Gatherings, Events and Seasonal Guidance
According to the CDC, a gathering refers to a planned or spontaneous event, indoors or outdoors, with a small number of people participating or a large number of people in attendance such as a community event or gathering, concert, festival, conference, parade, wedding or sporting event.
The current Public Health Order limits all public and private gatherings within Boone County not held at a place of business to 20 individuals or less. Events and gatherings that are held within a place of business are limited to 100 attendees, or 50% capacity, whichever is less.
Under the Current Public Health Order, any business, entity, large venue, event or public gathering facing unique circumstances not specifically addressed in this Order or seeking to accommodate in excess of the limitations specified may submit a proposed Operational Plan for review and conditional approval by PHHS. Please note that based on the current transmission level of the COVID-19 virus in Boone County, our recommendation is to host events virtually or postpone to a later date if seeking to exceed the limitations in the current Public Health Order. If still seeking to exceed the current limitations in the Order, an Operational Plan must be submitted and approved.
Please submit your plan through this form.
Please allow 7-10 business days for a response regarding your plan. Since operational plans typically require multiple drafts before approval, we recommend submitting an operational plan no later than 14 days prior to the event date. When you submit a plan, it is in the queue and we will do our best to review it as soon as possible.
General Guidance for all events/gatherings
According to the CDC, the risk of COVID-19 spreading at events and gatherings increases as follows:
- Lowest Risk: Virtual-only activities, events and gatherings.
- More Risk: Smaller outdoor and in-person gatherings in which individuals from different households remain spaced at least 6 feet apart, wear masks, do not share objects, and come from the same local area (e.g. community, town/city, or county).
- Higher Risk: Medium-sized in-person gatherings that are adapted to allow individuals to remain spaced at least 6 feet apart and with attendees coming from outside the local area.
- Highest Risk: Large in-person gatherings where it is difficult for individuals to remain spaced at least 6 feet apart and attendees travel from outside the local area.
There are several factors that contribute to the risk of getting infected or infecting others with the virus that causes COVID-19 at an event/gathering. In combination, these factors will create various amounts of risk, so it is important to consider them individually and together:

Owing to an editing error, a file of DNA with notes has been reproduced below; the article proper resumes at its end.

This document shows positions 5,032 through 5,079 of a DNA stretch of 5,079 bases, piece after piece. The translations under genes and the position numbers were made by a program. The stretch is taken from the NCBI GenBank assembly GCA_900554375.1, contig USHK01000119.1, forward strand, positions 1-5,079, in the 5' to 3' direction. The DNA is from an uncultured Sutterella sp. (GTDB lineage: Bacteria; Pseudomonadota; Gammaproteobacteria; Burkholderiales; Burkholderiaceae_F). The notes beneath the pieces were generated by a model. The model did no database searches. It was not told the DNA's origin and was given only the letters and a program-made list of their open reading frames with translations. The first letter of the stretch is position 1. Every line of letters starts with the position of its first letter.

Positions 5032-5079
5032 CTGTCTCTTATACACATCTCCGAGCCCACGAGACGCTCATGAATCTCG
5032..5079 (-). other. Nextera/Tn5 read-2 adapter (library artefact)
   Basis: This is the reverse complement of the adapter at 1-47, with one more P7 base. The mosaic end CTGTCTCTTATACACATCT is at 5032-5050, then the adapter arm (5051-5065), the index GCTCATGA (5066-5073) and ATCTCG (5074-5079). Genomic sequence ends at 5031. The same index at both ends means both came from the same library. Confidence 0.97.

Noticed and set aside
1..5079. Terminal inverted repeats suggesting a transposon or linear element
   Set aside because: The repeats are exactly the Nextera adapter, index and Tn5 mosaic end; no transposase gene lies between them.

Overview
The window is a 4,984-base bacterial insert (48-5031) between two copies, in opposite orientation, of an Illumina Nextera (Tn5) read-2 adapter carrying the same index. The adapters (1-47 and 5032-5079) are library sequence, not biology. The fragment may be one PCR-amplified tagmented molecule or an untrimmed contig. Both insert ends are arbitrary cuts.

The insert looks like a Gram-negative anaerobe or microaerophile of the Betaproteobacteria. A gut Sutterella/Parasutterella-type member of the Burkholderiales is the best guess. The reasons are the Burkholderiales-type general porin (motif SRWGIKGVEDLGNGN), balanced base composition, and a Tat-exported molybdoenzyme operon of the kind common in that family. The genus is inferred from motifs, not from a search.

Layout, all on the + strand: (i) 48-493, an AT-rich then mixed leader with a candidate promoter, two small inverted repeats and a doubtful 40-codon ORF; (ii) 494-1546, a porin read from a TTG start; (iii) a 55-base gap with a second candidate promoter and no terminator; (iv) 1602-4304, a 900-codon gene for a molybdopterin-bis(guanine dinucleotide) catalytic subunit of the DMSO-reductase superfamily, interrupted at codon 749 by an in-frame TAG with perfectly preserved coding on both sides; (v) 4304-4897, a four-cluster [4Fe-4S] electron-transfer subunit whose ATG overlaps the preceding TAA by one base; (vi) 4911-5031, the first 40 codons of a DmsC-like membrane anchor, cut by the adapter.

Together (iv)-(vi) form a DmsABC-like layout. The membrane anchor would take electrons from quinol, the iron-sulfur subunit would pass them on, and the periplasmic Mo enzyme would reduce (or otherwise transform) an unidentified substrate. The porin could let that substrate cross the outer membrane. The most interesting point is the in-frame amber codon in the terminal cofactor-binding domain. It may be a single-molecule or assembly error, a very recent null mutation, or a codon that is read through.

- Community levels of COVID-19 – Higher levels of COVID-19 cases and community spread in the gathering location, as well as where attendees are coming from, increase the risk of infection and spread among attendees.
- The location of the gathering – Indoor gatherings generally pose more risk than outdoor gatherings. Indoor gatherings with poor ventilation pose more risk than those with good ventilation, such as those with open windows or doors.
- The duration of the gathering – Gatherings that last longer pose more risk than shorter gatherings.
- The number of people at the gathering – Gatherings with more people pose more risk than gatherings with fewer people.
- The locations attendees are traveling from – Gatherings with attendees who are traveling from different places pose a higher risk than gatherings with attendees who live in the same area. Higher levels of COVID-19 cases and community spread in the gathering location, or where attendees are coming from, increase the risk of infection and spread among attendees.
- The behaviors of attendees prior to the gathering – Gatherings with attendees who are not adhering to social distancing (staying at least 6 feet apart), mask wearing, hand washing, and other prevention behaviors pose more risk than gatherings with attendees who are engaging in these preventative behaviors.
- The behaviors of attendees during the gathering – Gatherings with more preventive measures, such as mask wearing, social distancing, and hand washing, in place pose less risk than gatherings where fewer or no preventive measures are being implemented.
Guidance for hosting events
- Limit attendance or seating capacity to allow for social distancing, or host smaller events in larger rooms.
- Prioritize outdoor activities where social distancing can be maintained as much as possible.
- Offer online attendance options in addition to in-person attendance to help reduce the number of attendees.
- Stagger and limit attendance times to minimize the number of guests at the venue.
- Use multiple entrances and exits and discourage crowded waiting areas.
- Block off rows or sections of seating in order to space people at least 6 feet apart.
- Eliminate lines or queues, where possible.
- Encourage people to stay at least 6 feet apart by providing signs or other visual cues such as tape or chalk marks.
- Reconfigure parking lots to limit congregation points and ensure proper separation of attendees (e.g., closing every other parking space).